Diabetic kidney disease (DKD) remains the number one cause of end-stage renal disease in the western world. In experimental diabetes, mitochondrial dysfunction in the kidney precedes the development of DKD. Reactive 1,2-dicarbonyl compounds, such as methylglyoxal, are generated from sugars both endogenously during diabetes and exogenously during food processing. Methylglyoxal is thought to impair the mitochondrial function and may contribute to the pathogenesis of DKD. Here, we sought to target methylglyoxal within the mitochondria using MitoGamide, a mitochondria-targeted dicarbonyl scavenger, in an experimental model of diabetes. Male 6-week-old heterozygous Akita mice (C57BL/6-Ins2-Akita/J) or wildtype littermates were randomized to receive MitoGamide (10 mg/kg/day) or a vehicle by oral gavage for 16 weeks. MitoGamide did not alter the blood glucose control or body composition. Akita mice exhibited hallmarks of DKD including albuminuria, hyperfiltration, glomerulosclerosis, and renal fibrosis, however, after 16 weeks of treatment, MitoGamide did not substantially improve the renal phenotype. Complex-I-linked mitochondrial respiration was increased in the kidney of Akita mice which was unaffected by MitoGamide. Exploratory studies using transcriptomics identified that MitoGamide induced changes to olfactory signaling, immune system, respiratory electron transport, and post-translational protein modification pathways. These findings indicate that targeting methylglyoxal within the mitochondria using MitoGamide is not a valid therapeutic approach for DKD and that other mitochondrial targets or processes upstream should be the focus of therapy.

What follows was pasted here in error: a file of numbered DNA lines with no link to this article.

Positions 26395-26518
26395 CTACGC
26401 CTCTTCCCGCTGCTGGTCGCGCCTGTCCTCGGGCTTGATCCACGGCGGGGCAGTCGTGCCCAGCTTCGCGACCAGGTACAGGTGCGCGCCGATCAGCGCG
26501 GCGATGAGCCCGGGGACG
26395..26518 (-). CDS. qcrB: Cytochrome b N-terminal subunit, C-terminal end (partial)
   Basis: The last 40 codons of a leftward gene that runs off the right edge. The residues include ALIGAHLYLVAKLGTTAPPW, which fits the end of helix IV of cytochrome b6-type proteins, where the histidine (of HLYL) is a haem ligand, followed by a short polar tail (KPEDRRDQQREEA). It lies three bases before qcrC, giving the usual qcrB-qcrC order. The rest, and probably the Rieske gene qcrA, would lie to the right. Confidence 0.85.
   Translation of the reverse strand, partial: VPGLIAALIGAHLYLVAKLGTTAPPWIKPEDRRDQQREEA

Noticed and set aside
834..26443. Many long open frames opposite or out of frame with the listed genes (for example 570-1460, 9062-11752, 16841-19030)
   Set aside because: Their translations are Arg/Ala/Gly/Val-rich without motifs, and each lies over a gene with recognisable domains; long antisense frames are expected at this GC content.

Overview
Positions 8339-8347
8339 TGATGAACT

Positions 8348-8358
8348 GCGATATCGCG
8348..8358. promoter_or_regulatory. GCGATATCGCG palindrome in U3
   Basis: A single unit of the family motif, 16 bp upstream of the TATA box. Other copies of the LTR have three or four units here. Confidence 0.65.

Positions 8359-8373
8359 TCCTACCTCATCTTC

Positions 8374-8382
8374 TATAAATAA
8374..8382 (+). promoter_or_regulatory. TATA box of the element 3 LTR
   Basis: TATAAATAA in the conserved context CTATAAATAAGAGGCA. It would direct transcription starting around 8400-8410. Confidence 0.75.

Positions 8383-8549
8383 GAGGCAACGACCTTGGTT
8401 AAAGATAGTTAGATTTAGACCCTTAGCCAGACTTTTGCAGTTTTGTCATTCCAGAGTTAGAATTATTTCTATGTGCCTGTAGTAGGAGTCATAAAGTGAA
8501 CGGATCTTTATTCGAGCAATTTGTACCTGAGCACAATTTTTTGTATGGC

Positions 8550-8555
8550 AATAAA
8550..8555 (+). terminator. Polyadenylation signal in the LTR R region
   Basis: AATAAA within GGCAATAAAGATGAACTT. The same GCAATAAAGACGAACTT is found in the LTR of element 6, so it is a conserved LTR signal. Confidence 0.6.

Tan S, Lindblom R, Ziemann M, Laskowski A, Granata C, Snelson M, Thallas-Bonke V, El-Osta A, Baeza-Garza C, Caldwell S, Hartley R, Krieg T, Cooper M, Murphy M, Coughlan M: Targeting Methylglyoxal in Diabetic Kidney Disease Using the Mitochondria-Targeted Compound MitoGamide. Nutrients 2021, 13(4): 1457.